Readers who relish the aftershocks of cult exploitation will turn every page with keen anticipation.

THE HIVE

A corpse at the foot of a waterfall leads a newly isolated cop into a thicket of atrocities rooted in a 20-year-old women's cult.

At first Detective Lindsay Jackman, who must investigate the case on her own because her mentor and partner, Detective Alan Sharpe, has just killed himself, finds few clues in the death of Western Washington University student Sarah Baker, who was strangled, stripped, and dumped below Maple Falls. But her persistent questions eventually link Sarah’s murder to that of Calista Sullivan, whose body was found on the beach of Lummi Island 20 years ago. The link between the two dead women is Marnie Spellman, the self-help guru whose community on Lummi Island Calista had joined and whom Sarah was writing a story about for her student newspaper. Hard-selling a message of female empowerment through self-actualization and naturally sourced foods and cosmetics, Marnie styled herself the queen bee of a hive including Calista, actress Dina Marlow, nurses Greta Swensen and Trish Appleton, and Heather Jarred, who emerged from the hive to become a Washington congressional representative now running for the U.S. Senate. After setting up the central situation, Olsen methodically reviews each hive member’s history through extended flashbacks. The effect is both scarifying and repetitious, and Olsen has to reach deeper and deeper into his bag of tricks to keep up the momentum. Along the way, though, the characters, most of them familiar types, spring to vivid life, even the people whose only job is to find dead bodies are deftly sketched in three dimensions.

Readers who relish the aftershocks of cult exploitation will turn every page with keen anticipation.

Pub Date: June 8, 2021

ISBN: 978-1-5420-1646-9

Page Count: 475

Publisher: Thomas & Mercer

Review Posted Online: March 17, 2021

Kirkus Reviews Issue: April 1, 2021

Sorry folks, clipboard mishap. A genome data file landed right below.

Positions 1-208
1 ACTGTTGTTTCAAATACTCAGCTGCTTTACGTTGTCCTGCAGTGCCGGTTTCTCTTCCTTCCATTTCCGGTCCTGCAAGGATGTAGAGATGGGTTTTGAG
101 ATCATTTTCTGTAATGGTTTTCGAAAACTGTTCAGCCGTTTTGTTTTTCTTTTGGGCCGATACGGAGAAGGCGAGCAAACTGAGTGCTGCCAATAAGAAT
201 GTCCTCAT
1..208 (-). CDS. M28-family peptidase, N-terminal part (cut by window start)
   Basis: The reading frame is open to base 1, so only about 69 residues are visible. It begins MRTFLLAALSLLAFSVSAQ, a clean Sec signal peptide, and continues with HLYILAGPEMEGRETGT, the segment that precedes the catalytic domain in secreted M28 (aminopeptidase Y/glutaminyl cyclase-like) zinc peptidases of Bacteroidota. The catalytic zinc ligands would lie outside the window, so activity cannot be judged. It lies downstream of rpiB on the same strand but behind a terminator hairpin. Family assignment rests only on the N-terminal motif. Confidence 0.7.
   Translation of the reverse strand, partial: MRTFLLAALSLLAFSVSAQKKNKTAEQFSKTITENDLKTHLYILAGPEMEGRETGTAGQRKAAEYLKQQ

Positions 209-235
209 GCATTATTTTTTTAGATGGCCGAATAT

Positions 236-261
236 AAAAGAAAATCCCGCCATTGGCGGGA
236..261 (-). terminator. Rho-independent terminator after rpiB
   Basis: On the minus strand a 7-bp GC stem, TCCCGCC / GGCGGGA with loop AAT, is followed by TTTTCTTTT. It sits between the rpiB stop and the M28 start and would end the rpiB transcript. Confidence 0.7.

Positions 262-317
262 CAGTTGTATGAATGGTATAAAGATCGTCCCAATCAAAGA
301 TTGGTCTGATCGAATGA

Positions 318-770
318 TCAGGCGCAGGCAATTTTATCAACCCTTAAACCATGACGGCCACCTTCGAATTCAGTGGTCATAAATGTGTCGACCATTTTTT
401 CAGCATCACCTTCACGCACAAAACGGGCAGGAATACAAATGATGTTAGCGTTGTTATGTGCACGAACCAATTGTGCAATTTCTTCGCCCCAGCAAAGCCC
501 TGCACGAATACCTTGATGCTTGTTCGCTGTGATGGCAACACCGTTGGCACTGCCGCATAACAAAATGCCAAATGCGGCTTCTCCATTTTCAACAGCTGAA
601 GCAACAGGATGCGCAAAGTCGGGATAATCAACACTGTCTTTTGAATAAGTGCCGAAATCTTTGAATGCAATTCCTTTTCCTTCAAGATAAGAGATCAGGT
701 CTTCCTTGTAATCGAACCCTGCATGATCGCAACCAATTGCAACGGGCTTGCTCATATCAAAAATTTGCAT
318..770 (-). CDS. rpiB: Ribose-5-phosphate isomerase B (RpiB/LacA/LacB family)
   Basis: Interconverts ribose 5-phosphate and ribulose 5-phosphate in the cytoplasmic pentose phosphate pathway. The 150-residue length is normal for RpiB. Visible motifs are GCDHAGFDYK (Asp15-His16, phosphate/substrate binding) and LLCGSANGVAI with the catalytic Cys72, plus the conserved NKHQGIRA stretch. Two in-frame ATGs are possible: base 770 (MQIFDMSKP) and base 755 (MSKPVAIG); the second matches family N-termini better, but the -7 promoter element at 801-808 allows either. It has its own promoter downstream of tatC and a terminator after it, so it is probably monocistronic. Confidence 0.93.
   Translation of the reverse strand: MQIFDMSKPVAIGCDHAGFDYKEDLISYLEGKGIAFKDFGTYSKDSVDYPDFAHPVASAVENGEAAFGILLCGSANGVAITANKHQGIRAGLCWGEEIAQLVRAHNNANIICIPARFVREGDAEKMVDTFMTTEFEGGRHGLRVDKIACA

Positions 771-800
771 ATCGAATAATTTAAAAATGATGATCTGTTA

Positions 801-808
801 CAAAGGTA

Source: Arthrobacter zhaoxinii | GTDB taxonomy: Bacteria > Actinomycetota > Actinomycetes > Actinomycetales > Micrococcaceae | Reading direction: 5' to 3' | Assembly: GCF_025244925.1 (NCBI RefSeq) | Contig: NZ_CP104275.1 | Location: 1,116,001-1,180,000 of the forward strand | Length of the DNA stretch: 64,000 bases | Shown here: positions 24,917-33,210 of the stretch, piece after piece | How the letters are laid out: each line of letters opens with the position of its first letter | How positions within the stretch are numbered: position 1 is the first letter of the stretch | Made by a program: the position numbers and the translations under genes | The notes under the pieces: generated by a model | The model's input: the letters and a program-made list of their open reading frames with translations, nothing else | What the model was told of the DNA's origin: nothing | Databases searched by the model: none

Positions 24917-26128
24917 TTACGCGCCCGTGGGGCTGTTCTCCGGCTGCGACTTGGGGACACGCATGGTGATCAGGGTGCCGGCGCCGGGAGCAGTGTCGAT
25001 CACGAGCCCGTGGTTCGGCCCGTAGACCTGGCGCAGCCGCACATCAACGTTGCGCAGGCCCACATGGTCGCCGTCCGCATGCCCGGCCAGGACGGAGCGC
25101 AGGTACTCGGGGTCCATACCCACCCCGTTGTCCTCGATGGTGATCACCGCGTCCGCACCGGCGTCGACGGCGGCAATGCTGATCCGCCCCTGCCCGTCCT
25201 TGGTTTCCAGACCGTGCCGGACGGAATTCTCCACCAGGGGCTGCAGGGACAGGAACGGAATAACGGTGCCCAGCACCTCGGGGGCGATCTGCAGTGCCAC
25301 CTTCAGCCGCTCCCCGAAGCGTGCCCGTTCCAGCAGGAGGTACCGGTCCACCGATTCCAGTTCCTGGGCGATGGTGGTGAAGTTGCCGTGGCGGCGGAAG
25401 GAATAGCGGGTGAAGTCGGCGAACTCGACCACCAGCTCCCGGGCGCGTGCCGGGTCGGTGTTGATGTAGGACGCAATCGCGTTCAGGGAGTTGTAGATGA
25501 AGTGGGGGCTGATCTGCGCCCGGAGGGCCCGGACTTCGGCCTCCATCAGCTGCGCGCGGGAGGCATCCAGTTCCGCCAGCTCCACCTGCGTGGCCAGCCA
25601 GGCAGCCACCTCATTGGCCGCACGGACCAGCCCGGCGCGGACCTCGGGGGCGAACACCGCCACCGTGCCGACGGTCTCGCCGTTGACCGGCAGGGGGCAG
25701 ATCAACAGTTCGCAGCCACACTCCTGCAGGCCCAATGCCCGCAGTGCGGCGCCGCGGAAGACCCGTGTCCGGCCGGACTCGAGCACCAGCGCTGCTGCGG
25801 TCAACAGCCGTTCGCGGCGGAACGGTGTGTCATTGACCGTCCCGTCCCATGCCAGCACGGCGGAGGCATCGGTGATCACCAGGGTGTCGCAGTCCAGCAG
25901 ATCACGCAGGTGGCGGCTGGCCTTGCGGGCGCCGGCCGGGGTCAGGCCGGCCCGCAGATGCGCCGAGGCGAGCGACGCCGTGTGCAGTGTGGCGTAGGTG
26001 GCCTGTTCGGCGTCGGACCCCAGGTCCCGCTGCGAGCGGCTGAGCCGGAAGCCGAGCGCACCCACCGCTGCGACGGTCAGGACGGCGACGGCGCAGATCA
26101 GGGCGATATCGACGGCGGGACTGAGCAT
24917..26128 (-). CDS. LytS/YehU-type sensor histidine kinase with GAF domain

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A compelling portrait of a marriage gone desperately sour.

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THE MYSTERY OF MRS. CHRISTIE

In December 1926, mystery writer Agatha Christie really did disappear for 11 days. Was it a hoax? Or did her husband resort to foul play?

When Agatha meets Archie on a dance floor in 1912, the obscure yet handsome pilot quickly sweeps her off her feet with his daring. Archie seems smitten with her. Defying her family’s expectations, Agatha consents to marry Archie rather than her intended, the reliable yet boring Reggie Lucy. Although the war keeps them apart, straining their early marriage, Agatha finds meaningful work as a nurse and dispensary assistant, jobs that teach her a lot about poisons, knowledge that helps shape her early short stories and novels. While Agatha’s career flourishes after the war, Archie suffers setback after setback. Determined to keep her man happy, Agatha finds herself cooking elaborate meals, squelching her natural affections for their daughter (after all, Archie must always feel like the most important person in her life), and downplaying her own troubles, including her grief over her mother's death. Nonetheless, Archie grows increasingly morose. In fact, he is away from home the day Agatha disappears. By the time Detective Chief Constable Kenward arrives, Agatha has already been missing for a day. After discovering—and burning—a mysterious letter from Agatha, Archie is less than eager to help the police. His reluctance and arrogance work against him, and soon the police, the newspapers, the Christies’ staff, and even his daughter’s classmates suspect him of harming his wife. Benedict concocts a worthy mystery of her own, as chapters alternate between Archie’s negotiation of the investigation and Agatha’s recounting of their relationship. She keeps the reader guessing: Which narrator is reliable? Who is the real villain?